Professional skills: Remembering contested and repressed pasts (1 ECTS)
Remembering Contested and Repressed Pasts
The workshop is part of the Professional skills workshops offered by the Norwegian Research School in History. This workshop, organized by the University of Tromsø – The Arctic University of Norway, will address the role of historians in debating and taking part in contested memorialization processes. The course will be held over two days (two half days).
Campus UiT Tromsø, by Anne Birgitte Fyhn
The workshop will examine the 2013 and 2014 reports by the UN special rapporteur for cultural rights and address the current work of the Norwegian “truth and reconciliation commission”, investigating the effects of the assimilationist “Norwegianization” policies, as well as experiences from the work of similar commissions in other countries.
The workshop will be organized in conjunction with the advanced research course on “Multi-Voice History: Perspectives from Indigenous and Minority History”, as an add-on day, but it may also be taken as a single course. This is called “workshop” rather than “course” in order to emphasize the interactive teaching style that we will apply, with emphasis on hands-on experiences to improve existing skills and knowledge.
- The student knows the work of official “truth”-commissions, their background, the challenges they face and the role historians might play in their work
- The student is able to reflect on issues related to contested pasts, memory processes and cultural heritage and how cultural rights may be accommodated.
- The student should be prepared to take part in and evaluate exhibitions, memorializations, and visual representations of the past.
ECTS: 1 ECTS (25-30 hours, incuding preparations and participation).
Due to current restrictions on travels and gatherings, the course will held online with a combination of plenary lectures/panels and group work.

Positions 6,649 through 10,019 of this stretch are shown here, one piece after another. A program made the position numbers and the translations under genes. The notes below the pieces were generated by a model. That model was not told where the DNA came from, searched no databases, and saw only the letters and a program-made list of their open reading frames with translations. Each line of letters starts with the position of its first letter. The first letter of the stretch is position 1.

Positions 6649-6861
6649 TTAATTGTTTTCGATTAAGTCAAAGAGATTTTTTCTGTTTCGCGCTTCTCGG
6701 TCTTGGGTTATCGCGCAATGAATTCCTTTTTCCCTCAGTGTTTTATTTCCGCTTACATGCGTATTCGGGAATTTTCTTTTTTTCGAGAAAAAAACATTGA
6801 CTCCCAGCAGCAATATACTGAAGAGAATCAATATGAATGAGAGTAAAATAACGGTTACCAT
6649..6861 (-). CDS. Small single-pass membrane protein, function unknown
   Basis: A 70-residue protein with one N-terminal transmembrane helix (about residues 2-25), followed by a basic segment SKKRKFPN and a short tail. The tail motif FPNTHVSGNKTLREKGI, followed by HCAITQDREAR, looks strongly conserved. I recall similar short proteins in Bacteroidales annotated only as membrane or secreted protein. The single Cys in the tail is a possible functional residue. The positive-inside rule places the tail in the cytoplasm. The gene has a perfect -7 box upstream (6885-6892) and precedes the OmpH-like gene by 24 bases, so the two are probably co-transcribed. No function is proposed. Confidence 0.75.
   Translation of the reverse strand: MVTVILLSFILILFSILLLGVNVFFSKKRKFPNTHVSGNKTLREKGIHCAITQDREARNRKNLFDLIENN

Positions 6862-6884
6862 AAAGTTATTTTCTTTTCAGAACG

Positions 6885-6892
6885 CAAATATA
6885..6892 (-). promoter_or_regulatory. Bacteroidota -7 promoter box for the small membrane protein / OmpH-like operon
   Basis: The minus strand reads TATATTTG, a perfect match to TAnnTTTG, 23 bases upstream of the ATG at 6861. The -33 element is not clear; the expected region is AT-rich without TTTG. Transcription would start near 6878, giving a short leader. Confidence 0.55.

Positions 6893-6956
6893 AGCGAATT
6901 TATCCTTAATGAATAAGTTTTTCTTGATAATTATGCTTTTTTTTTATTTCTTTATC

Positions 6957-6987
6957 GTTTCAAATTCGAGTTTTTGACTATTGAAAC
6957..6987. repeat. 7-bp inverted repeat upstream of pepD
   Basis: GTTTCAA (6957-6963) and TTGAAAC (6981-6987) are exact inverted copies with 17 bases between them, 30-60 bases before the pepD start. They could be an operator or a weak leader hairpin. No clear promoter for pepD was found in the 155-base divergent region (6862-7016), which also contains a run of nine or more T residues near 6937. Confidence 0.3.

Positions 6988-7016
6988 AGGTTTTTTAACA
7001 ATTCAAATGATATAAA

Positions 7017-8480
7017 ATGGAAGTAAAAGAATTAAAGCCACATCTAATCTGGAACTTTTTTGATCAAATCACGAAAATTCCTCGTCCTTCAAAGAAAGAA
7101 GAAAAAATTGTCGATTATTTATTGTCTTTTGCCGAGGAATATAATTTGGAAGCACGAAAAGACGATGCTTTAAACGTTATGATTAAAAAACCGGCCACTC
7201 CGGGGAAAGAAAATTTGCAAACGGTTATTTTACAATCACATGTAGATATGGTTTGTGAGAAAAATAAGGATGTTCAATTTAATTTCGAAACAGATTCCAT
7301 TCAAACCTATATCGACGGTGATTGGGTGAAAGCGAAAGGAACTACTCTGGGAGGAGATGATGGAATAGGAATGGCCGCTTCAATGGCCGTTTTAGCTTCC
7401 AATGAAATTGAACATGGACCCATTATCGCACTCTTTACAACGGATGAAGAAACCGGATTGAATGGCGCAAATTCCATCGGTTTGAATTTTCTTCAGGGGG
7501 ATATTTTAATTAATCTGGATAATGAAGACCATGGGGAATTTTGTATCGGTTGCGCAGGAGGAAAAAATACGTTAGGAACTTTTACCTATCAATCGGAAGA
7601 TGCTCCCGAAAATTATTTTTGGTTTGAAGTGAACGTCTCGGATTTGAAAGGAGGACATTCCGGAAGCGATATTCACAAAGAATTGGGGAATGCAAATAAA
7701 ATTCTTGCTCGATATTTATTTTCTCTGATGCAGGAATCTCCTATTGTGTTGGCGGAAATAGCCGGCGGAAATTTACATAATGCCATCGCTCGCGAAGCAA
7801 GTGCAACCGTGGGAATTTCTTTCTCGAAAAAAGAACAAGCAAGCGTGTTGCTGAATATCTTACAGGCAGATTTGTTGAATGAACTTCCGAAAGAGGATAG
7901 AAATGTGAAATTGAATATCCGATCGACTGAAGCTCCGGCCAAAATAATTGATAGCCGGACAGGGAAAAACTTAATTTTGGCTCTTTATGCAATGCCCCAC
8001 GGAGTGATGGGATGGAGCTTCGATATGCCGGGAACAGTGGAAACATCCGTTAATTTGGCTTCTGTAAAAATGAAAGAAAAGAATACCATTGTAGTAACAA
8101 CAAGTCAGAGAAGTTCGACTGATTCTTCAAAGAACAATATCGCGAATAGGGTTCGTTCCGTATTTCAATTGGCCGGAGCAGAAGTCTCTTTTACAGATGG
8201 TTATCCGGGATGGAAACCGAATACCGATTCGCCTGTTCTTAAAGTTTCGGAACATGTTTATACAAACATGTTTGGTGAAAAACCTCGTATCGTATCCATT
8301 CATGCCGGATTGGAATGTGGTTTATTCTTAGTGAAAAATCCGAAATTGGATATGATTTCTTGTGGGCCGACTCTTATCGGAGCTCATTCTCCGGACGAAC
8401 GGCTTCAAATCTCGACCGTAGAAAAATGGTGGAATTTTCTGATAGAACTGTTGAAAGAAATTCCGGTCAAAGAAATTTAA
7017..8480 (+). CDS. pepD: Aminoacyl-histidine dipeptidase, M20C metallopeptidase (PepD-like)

Confirmed contributors and topics:
Plenary lecture: Professor Hanne Hagtvedt Wiik, University of Oslo
Vik will present the 2013 and 2014 reports by the UN special rapporteur for cultural rights and her recommendation that one’s right to his/her cultural heritage is best secured by taking a multi-voice/multi-perspective approach to the past.
Group work, based on the UN reports and student papers (800 words). The papers should be 1) reflections on exhibitions or memorials in your local community, presenting history from the viewpoint of groups often marginalized from national history and other hegemonic narratives, and/or 2) the role of historians in confronting “contested pasts”.
Both Niemi and Zachariassen were members of the Norwegian Truth and Reconciliation Commission, and will talk about their role as historians in the work of the commission. Anna-Lill Drugge and Jonathan Crossen will offer their perspectives on similar processes in Sweden and Canada.
Group work, based on the plenary discussion, the commission’s mandate (https://uit.no/kommisjonen/mandat_en), and supplementary reading.
The learning platform used for this workshop is Microsoft Teams, while the plenary and Group sessions will take place in Zoom.
Both the manuscript and reading responses must be uploaded in MS Teams.
Registration: 7 September at the latest. We accept applications on a first-come-first-served basis for students of the partner institutions and other members of NRSH. For non-members, we will offer available spaces for PhD students in history and other historical disciplines after the registration date. To apply, please fill out this registration form.
We will assess the applications shortly after the deadline and inform you of the assessment no later than five days after the deadline.
Deadline for manuscripts: 1 October at the latest.
The course is organized in conjunction with the Advanced Research Methods course on Multi-Voice History, so that students may take one or both courses.
The course will be conducted in English or Scandinavian, depending on the language skills of the participating PhD students. The students are expected to attend and contribute actively in all parts of the course.
Students may attend the workshop for credit or audit it. To achieve the credit, participants will submit an 800 words paper, see above. If not approved immediately, the paper might be resubmitted for a new evaluation in three weeks’ time.
Appr. 70–100 pages required readings.
Course convener: professor Narve Fulsås, University of Tromsø
Administrative support: Isak Måseiede, University of Tromsø
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